But she also says that constant population growth and a steady increase in the number of cross-border commuters means Luxembourg always seems to be playing catch-up. “Now building a tram, it should have been in place already 20 years ago. More train lines and everything. And we keep running behind. We can never see an end if we keep going like this.” Simon argues that what is really required to ease congestion as population grows is better land planning. Rising house prices have meant that people tend to live in places where land is cheap. “They have a nice house… and a garden, and they live somewhere where they have no buses, no trains… and then afterwards, they complain that they don’t have a bus route to get back home.” Politicians should be planning in such a way that population distribution across the country can be better controlled.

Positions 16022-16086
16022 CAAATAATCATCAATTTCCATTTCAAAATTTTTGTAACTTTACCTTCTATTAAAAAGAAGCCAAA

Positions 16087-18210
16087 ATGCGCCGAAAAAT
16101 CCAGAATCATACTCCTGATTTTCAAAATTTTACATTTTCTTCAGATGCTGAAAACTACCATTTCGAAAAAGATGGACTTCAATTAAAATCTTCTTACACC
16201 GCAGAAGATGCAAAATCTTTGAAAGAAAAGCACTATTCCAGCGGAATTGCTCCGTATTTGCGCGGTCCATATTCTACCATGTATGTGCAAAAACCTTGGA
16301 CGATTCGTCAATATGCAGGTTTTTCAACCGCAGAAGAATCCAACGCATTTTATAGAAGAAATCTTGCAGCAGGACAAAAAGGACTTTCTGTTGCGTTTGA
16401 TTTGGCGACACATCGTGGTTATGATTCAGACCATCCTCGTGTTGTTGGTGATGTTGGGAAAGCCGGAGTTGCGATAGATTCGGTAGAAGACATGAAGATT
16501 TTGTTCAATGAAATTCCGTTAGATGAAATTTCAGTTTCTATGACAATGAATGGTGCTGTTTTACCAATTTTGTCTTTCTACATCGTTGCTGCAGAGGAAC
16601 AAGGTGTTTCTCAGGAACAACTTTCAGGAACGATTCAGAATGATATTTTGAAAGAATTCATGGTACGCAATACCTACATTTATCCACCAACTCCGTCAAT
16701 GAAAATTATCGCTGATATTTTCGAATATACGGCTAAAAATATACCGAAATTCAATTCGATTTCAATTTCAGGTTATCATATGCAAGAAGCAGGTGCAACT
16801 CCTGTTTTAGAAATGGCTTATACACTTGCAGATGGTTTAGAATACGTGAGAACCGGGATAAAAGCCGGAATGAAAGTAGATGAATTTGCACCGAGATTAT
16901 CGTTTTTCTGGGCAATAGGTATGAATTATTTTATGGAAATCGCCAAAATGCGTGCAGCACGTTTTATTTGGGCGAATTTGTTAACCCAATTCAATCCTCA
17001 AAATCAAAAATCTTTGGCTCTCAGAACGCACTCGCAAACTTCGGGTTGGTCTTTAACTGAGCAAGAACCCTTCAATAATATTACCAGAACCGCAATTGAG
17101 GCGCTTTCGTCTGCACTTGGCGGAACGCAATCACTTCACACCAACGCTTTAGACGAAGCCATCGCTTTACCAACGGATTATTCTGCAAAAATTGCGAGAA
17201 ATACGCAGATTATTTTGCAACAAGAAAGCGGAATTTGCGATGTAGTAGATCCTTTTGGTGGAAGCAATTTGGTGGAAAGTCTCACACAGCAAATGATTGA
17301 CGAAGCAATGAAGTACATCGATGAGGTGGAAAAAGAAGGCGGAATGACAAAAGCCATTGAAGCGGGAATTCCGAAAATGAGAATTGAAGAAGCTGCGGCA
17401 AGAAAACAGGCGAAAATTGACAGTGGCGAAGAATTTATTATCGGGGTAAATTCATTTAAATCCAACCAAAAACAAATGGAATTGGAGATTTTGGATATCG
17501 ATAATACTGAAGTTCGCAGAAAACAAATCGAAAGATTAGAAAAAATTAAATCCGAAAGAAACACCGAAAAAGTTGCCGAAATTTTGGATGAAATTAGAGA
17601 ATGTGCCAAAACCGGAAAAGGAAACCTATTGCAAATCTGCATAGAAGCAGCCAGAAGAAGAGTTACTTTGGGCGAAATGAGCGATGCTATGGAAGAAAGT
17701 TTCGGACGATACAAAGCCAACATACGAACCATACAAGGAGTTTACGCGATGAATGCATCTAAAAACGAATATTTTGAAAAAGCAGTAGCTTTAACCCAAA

"Free public transport will not lead to better air quality," argues Laure Simon, board member, Mouvement Écologique Photo: Laure Simon
Economist Brian Field, for one, is not at all convinced of the viability of the tram. “The reality is that cities, that is, the cities that couldn’t afford to build metros, are suddenly building trams because trams were becoming fashionable again. And Luxembourg thought it’s about time that it had one.” He argues that extending the tram, at extortionate cost, to the airport--when there were already perfectly good bus services at Findel--is “nonsense”.